Amy Speranza develops the future leaders of GE. In her current role, she leads the curriculum strategy for GE's Career Accelerator programs for high potential employees.This includes the design and delivery of training to develop both core and functional capabilities for 800+ full time program participants. Program participants represent all GE businesses and are located throughout the world.
Amy has been a leader for GE's L&D initiatives for nearly a decade. Prior to GE, Amy pioneered leadership development programs at Morgan Stanley and March, Inc. We recently sat down with Amy to ask her five questions:
Q: What was your first job?
AS: I was 12 or 13, and we had a pick your own strawberry farm down the street from my house (in North Haven, Connecticut). I would walk there and help run the farm for six weeks in the summer. It was sort of fun, but it would get really hot standing out on that dusty field. I would sometimes take strawberries home after. It was a pretty basic job, but I wanted to have some spending money. My dad taught us early on to have a good work ethic. So I’ve always worked since I was that age.
My next job was probably babysitting, which I was terrible at. Then I worked at a diner. I had a lot of different jobs growing up.
Q: What qualities do you look for in potential leaders?
AS: Self-awareness. Someone who is acutely aware of the strengths they have and the development areas they have. That plays into the second idea of someone who’s humble. Arrogance, ego—there’s a benefit to having a bit of that, a confidence. But there’s a fine line between confidence and arrogance. I find that the leaders I gravitate towards are ones who are humble. They never let their position—whatever it may be—get ahead of themselves. They always remember they’re still people.
I would say empathy too. Assuming they have the skills to do their leadership role—whether it’s engineering, finance—humility and empathy are key.
I think leaders should also be able to set a vision and communicate that to their team to help people understand the value that they’re adding—not only to the team—but more broadly to the larger organization. They should help their people understand their purpose.
Q: Who was your best manager, and what made them so great?
AS: My current manager. She is an expert in our field, so she is the best learning strategist and leader that I’ve ever worked for. I’ve worked with really great coaches who understand how to coach really well. I’ve also worked for great client relationship learning folks.
My current manager has it all. So I respect her skill in the area. It’s worked so well over the past four years or so because she’s extremely supportive—I know she has my back, and she gives me the autonomy I deserve. She’ll step in if she’s needed and if I ask, but otherwise I’m doing my own thing and she’s not micromanaging anything that I do. So I know she trusts me and I feel that trust.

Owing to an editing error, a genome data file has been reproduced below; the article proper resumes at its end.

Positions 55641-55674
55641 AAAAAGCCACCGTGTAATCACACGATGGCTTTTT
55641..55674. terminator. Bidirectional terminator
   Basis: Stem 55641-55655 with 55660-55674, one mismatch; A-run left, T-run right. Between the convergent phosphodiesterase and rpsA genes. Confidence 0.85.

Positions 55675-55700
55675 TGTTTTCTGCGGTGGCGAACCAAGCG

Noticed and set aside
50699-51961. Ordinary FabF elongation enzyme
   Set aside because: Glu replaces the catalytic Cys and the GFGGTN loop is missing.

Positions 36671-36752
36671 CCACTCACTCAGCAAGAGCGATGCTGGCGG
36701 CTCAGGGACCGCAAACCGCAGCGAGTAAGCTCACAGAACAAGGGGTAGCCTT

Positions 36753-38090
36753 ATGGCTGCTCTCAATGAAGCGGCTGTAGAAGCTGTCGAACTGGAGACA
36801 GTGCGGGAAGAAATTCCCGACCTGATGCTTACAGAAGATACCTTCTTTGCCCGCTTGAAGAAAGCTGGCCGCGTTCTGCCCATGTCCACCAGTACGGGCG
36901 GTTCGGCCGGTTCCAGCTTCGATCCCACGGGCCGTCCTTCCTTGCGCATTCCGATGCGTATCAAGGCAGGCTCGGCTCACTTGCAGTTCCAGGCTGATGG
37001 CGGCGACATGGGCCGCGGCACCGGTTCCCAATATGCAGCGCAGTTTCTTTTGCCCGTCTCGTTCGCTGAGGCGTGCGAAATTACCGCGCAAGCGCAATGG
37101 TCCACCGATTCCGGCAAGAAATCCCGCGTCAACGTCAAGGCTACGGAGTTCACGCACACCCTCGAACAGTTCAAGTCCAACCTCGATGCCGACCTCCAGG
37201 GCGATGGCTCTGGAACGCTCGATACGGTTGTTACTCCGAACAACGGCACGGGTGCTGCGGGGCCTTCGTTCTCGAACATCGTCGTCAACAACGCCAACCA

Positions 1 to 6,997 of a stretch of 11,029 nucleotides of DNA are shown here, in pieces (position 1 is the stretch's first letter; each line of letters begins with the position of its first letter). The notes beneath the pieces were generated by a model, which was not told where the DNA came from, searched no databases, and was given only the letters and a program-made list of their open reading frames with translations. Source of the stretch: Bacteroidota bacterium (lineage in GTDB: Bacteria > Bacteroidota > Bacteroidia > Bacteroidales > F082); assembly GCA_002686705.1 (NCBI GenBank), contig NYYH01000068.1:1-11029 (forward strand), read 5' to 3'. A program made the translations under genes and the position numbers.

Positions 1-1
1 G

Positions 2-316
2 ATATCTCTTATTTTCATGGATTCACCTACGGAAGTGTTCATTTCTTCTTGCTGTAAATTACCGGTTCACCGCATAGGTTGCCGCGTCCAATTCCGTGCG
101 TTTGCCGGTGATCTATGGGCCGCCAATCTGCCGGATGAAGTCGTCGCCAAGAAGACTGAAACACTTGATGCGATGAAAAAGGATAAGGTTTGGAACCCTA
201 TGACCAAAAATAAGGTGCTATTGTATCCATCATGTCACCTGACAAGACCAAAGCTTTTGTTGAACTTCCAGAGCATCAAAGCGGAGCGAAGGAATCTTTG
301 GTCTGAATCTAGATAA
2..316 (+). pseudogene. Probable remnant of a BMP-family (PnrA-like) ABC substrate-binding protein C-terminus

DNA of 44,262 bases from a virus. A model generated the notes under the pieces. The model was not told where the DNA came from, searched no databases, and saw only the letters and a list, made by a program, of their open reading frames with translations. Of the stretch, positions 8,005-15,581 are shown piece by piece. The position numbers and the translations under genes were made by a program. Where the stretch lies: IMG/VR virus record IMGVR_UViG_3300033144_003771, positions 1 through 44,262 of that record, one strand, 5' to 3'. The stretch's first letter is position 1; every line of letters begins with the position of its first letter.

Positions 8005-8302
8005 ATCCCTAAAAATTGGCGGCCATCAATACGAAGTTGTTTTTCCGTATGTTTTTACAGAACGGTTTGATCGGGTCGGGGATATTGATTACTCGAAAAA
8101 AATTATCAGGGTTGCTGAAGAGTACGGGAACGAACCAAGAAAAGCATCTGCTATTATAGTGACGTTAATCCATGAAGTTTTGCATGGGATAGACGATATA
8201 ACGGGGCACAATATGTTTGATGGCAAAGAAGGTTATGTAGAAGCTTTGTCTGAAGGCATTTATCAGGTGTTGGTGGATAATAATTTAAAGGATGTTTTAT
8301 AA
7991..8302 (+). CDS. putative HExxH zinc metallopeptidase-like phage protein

She also has a process where every year, we’ll talk about just about my career and what I want to do. She puts it on my calendar, which I love. She also has the performance development conversations, and asks me every quarter about my priorities. That’s something that’s expected at GE—that performance development process, but she’s especially thoughtful about my career and my development, and she drives that.
Q: How do you think the future of leadership development will change at your organization?
AS: I think the foundation of what we do is strong and we’ll continue to invest in developing our talent, especially high-potential talent. I think that’s why GE stands out and why I’m so happy to work there. Every other company I’ve worked at would say talent development is important, but actions speak louder than words. At GE, we continue to invest in leadership development and programs such as our XLP (accelerated leadership program). Our managers also give our employees opportunities to take time away from their day jobs to attend trainings and enter these leadership programs.
Q: What’s one thing you wished you learned before you started your career?
AS: It’s something I’m trying to teach my kids over and over and again: perspective. Early in my career I thought every constructive or negative feedback was the end of the world. If a meeting didn’t go well, it would haunt me for weeks. I wish had perspective then to understand that what I do has value to people’s lives, but if I make a mistake, it’s not the end of the world, and tomorrow’s going to be okay.
To hear more from Amy Speranza about cultivating future-ready leaders, sign up for our upcoming webinar, “The Best Boss I Ever Had: Investing in Great Managers,” and learn more about how General Electric develops its future leaders in our case study.